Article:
Bucks County Herald

Camille Granito Mancuso: Chatterbox

Showing up for our life

Chatterbox April 14, 2016 talked about the heightened importance a simple mug can take on and how, indeed, the old shaving mugs housed at a man’s personal barber were, often, one of their great possessions.

Today, with technology, we can create all kinds of items which sport a personal memory, such as calendars, mouse pads and, yes, mugs. They make our morning coffee and evening tea a trip down memory lane, but there is something else there, too.

Today there’s an expression with a very old and profound meaning used a lot, “You have to show up for your life.” What does that mean exactly? Well, its basic meaning has nothing to do with wealth or partying; it’s about being where we should be for people, issues, and events. Sure, sometimes that’s a party, but sometimes it’s daily reality, doing hard work, being devoted, or supporting others whether family or friends.

Recently, I was blessed to celebrate a birthday for a great friend. It’s always tough to buy a gift for someone who just downsized and has lots of loved ones gifting her wonderful little things. Still, I felt a small set of coffee mugs that commemorated her many lives would be fun and useful. While searching for the perfect photos, I realized my birthday girl really showed up for her life, making my photo selection really tough.

Today, in America, showing up can be tough. There’s a lot that keeps tossing us back into the political fracas. We don’t always need or want to be there. It affects our behavior and impacts upon our choices, sometimes limiting our ability to enjoy the moments, even of our own life.

Being involved in our government is important, of course, but it’s like quicksand. As involved and responsible as we may want to be as citizens, from local to global, we need to remember that there’s a lot in life that’s important, but not critical to our work or the world. We shouldn’t find ourselves drowning in nightly news or checking our phones when our children blowing out the candles on their birthday cake.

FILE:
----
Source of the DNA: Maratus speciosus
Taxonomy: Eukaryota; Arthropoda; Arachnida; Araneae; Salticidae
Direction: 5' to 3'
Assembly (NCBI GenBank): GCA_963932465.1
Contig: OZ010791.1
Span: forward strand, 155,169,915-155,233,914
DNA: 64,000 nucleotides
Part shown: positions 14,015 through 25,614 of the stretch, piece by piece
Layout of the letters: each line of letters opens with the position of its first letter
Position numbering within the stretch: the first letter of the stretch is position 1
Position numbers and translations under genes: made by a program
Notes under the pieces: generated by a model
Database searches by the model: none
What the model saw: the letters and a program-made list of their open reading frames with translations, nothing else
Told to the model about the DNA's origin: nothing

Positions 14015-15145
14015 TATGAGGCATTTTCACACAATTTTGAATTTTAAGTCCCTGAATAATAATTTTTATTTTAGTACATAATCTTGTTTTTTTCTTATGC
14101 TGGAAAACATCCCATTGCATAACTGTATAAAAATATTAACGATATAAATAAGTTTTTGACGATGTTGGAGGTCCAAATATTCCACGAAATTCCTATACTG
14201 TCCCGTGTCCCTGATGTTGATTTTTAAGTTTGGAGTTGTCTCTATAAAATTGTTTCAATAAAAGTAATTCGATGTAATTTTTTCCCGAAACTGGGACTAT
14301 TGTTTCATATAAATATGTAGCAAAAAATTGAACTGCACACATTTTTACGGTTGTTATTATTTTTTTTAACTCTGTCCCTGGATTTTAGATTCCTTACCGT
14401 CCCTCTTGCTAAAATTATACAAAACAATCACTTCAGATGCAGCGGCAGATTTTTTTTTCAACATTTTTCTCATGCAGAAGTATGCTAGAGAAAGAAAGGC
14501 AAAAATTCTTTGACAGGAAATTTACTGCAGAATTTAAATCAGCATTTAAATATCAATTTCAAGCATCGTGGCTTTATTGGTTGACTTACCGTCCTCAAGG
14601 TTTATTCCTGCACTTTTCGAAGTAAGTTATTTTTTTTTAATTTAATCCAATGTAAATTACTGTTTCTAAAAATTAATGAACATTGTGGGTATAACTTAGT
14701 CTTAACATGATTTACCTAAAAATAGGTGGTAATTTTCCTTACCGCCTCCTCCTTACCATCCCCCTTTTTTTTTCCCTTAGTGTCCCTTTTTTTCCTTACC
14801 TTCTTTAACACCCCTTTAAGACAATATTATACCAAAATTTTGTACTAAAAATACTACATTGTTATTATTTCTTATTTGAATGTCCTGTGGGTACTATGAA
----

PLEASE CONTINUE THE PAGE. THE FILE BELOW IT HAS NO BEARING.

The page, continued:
Another Chatterbox column from April 7, 2011, is one I find myself repeatedly going back to.

It was about an intriguing New York Times obituary of a man I didn’t even know. He wasn’t famous; the page space had been purchased by the inch. The obituary was very long and spoke volumes about him as a business man, but nothing of him as a son, husband, father or citizen. It seemed so clear, yet so sad to say, that he didn’t show up for his life; he showed up for his job, his corporation, his life-style, but not his life.

Today, many Americans struggle daily to keep our heads above water. More of us than ever are working more than one job. Many of us don’t get overtime, or have medical benefits, union perks or pensions. It’s hard to be in the moment when that takes us away from the way we pay our bills. Many young people today are finding, and will have to continue to find, more creative and communal ways to survive financially. With all the changes and sacrifices we’ll face, let’s hope it never leaves us without the ability to make our mark on the path we cut in life.

Yesterday, I watched a dear friend have the first several decades of her life be celebrated by the people she shared them with. She showed up for every challenge, every joy, and every loss, both her own and those of the people she loves.

Today, some of my family visited me to enjoy the tradition of Sunday morning Italian meatballs and sweets, which my paternal grandmother and my mother both embraced. My granddaughter, nearly 16, talked to my husband about his health; my heart melted. My grandson, nearly 15, worked on a school project, interviewing me about the tambourine my maternal grandmother brought here from Italy in 1899; another heart-melting moment.

We all have created moments like these and the opportunities to create more come every day, but we must show up and embrace them. If we don’t show up, there will be nothing to put on our mugs and we’ll have our morning coffee like that poor rich guy with the long and oh-so-empty obit.

It’s a great expression about showing up for our life; it puts the entire onus on us … hmm, now there’s an ironic little spelling connection.


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